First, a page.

As a biracial, unenrolled tribal member and the product of a scandal, eighteen-year-old Daunis Fontaine has never quite fit in, both in her hometown and on the nearby Ojibwe reservation. Daunis dreams of studying medicine, but when her family is struck by tragedy, she puts her future on hold to care for her fragile mother.
The only bright spot is meeting Jamie, the charming new recruit on her brother Levi’s hockey team. Yet even as Daunis falls for Jamie, certain details don’t add up and she senses the dashing hockey star is hiding something. Everything comes to light when Daunis witnesses a shocking murder, thrusting her into the heart of a criminal investigation.
Reluctantly, Daunis agrees to go undercover, but secretly pursues her own investigation, tracking down the criminals with her knowledge of chemistry and traditional medicine. But the deceptions—and deaths—keep piling up and soon the threat strikes too close to home.
Now, Daunis must learn what it means to be a strong Anishinaabe kwe (Ojibwe woman) and how far she’ll go to protect her community, even if it tears apart the only world she’s ever known.
This is another exciting debut novel, from Angeline Boulley. Firekeeper’s Daughter is scoring lots of positive review and buzz so far, it’s a thriller about a Native teen who must fight the corruption of her community. This mystery novel is out on 2 March.
When Moira Dreyfuss’s parents announce that they’re sending her to an all-girls boarding school deep in the Maine woods, Moira isn’t fooled. She knows her parents are punishing her; she’s been too much trouble since her best friend, Nathan, died―and for a while before that. At the Castle School, isolated from the rest of the world, Moira will be expected to pour her heart out to the odd headmaster, Dr. Prince. But she isn’t interested in getting over Nathan’s death or befriending her fellow students.
On her first night there, Moira hears distant music. On her second, she discovers the lock on her window is broken. On her third, she and her roommate venture outside…and learn that they’re not so isolated after all. There’s another, very different, Castle School nearby―this one filled with boys whose parents sent them away, too.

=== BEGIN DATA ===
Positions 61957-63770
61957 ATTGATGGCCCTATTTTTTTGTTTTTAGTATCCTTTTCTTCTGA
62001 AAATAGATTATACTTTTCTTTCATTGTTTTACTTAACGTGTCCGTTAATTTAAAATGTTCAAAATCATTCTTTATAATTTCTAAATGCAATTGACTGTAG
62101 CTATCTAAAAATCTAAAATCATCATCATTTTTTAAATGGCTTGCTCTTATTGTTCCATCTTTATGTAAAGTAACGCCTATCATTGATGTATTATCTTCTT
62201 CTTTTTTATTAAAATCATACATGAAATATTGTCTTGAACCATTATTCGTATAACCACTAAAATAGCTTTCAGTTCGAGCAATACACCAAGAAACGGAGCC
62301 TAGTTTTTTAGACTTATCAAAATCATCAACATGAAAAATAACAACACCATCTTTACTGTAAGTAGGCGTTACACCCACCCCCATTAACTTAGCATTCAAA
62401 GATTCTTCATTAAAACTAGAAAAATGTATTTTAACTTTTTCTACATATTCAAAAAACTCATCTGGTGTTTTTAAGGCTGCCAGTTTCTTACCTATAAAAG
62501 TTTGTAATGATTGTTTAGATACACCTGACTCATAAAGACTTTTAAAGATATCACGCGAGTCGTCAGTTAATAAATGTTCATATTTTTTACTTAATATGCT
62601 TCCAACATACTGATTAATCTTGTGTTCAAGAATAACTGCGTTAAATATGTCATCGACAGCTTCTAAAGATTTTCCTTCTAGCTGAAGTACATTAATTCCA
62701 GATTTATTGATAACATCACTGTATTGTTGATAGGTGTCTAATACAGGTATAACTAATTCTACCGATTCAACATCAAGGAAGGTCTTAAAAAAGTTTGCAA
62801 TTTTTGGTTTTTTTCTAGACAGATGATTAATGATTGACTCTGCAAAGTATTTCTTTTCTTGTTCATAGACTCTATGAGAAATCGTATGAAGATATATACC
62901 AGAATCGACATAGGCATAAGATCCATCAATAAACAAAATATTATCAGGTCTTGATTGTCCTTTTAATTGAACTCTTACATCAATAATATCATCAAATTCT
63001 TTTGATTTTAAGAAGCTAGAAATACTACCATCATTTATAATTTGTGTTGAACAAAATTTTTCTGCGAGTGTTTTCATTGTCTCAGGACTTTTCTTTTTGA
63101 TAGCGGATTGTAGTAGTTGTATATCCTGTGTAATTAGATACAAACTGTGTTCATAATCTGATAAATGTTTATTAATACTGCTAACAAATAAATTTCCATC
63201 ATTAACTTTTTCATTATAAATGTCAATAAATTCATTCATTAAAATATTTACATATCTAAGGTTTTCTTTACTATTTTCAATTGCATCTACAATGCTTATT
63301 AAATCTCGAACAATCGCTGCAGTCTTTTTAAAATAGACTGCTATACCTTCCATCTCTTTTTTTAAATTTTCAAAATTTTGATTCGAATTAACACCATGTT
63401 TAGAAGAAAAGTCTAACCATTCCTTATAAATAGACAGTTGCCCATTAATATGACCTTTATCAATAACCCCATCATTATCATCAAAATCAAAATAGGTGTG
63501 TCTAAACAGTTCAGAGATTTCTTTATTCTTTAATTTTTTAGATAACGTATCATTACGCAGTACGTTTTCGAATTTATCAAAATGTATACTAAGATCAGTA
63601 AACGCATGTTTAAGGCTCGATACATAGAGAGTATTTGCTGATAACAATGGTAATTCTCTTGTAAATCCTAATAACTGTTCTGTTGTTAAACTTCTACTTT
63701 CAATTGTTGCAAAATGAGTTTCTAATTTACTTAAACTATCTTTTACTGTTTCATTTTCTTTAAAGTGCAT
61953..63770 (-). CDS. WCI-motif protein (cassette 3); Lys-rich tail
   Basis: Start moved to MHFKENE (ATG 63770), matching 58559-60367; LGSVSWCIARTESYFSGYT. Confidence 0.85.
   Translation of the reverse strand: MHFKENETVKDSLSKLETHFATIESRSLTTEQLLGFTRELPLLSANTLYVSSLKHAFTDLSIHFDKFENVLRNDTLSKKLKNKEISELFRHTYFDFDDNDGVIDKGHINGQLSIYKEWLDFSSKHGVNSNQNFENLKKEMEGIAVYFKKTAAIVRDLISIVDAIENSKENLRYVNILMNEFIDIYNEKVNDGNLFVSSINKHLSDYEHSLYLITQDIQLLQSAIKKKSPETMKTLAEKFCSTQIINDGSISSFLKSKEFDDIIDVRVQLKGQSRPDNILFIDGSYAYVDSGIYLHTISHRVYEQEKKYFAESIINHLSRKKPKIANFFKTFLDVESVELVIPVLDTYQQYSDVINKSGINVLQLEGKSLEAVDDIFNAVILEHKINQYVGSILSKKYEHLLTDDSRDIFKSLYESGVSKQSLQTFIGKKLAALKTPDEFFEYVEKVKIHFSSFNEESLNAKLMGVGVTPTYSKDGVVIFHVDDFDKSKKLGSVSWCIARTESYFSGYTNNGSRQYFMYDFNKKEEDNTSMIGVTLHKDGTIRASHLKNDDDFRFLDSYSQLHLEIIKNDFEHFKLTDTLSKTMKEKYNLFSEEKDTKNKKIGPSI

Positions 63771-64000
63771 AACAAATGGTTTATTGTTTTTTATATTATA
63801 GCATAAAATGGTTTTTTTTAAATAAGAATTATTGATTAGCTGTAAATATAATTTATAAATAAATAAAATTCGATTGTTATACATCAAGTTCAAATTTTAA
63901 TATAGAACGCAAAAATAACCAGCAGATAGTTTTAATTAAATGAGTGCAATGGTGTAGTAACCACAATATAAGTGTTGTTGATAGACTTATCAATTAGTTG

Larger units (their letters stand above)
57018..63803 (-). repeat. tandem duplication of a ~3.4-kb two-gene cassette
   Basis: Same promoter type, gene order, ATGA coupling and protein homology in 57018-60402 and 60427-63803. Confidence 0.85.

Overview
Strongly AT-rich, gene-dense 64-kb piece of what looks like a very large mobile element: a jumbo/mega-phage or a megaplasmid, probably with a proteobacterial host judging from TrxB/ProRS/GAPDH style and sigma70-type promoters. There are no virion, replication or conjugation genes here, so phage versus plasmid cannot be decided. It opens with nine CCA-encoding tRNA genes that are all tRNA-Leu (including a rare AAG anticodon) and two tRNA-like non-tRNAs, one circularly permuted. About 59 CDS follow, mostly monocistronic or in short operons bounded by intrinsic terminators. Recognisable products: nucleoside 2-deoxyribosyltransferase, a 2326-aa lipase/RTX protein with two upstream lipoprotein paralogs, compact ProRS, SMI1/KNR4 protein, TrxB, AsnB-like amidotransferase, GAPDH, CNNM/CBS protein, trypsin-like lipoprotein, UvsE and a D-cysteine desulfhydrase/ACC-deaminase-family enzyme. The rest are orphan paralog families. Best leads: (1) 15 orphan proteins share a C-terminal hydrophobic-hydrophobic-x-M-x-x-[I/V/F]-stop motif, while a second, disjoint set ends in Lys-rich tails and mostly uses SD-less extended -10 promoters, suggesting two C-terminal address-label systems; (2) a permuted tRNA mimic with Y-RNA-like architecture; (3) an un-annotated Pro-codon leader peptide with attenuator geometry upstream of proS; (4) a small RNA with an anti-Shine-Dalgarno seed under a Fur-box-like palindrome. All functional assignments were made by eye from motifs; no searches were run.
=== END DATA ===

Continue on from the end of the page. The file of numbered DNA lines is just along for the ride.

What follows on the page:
Moira is convinced that the Castle Schools and the doctors who run them are hiding something. But exploring the schools will force Moira to confront her overwhelming grief―and the real reasons her parents sent her away.
This synopsis reminds me a bit of Wilder Girls, The Castle School: For Troubled Girls. It’s a mystery/thriller that takes place in an isolated boarding school. The story is a lot about mental health and if you are intrigued by the setting then make sure to check the trigger warning of this novel! This is out on 2 March.
Jayne Baek is barely getting by. She shuffles through fashion school, saddled with a deadbeat boyfriend, clout-chasing friends, and a wretched eating disorder that she’s not fully ready to confront. But that’s New York City, right? At least she isn’t in Texas anymore, and is finally living in a city that feels right for her.
On the other hand, her sister June is dazzlingly rich with a high-flying finance job and a massive apartment. Unlike Jayne, June has never struggled a day in her life. Until she’s diagnosed with uterine cancer.
Suddenly, these estranged sisters who have nothing in common are living together. Because sisterly obligations are kind of important when one of you is dying.
This novel is from the New York bestselling author Mary H.K. Choi. Yolk is a funny and emotional story about two estranged sisters, switching places and committing insurance fraud to save one of their lives. If you are curious to hear more about this contemporary novel I recommend reading Yolanda’s review @Past Midnight. Yolk is out on 2 March,
Emma is a die-hard romantic. She loves a meet-cute Netflix movie, her pet, Lady Catulet, and dreaming up the Gay Rom Com of her heart for the film festival competition she and her friends are entering. If only they’d listen to her ideas. . .
Sophia is pragmatic. She’s big into boycotts, namely 1) relationships, 2) teen boys and their BO (reason #2347683 she’s a lesbian), and 3) Emma’s nauseating ideas. Forget starry-eyed romance, Sophia knows what will win: an artistic film with a message.
Cue the drama. The movie is doomed before they even start shooting . . . until a real-life plot twist unfolds behind the camera when Emma and Sophia start seeing each other through a different lens. Suddenly their rivalry is starting to feel like an actual rom-com.
And the last release of this week is I Think I Love You, a sweet debut novel about falling in love with the last person you expected. It’s about comparing real life love with love on the screen. This is out on 2 March.
Which books are you adding to your TBR this month?
Have you read any of these books??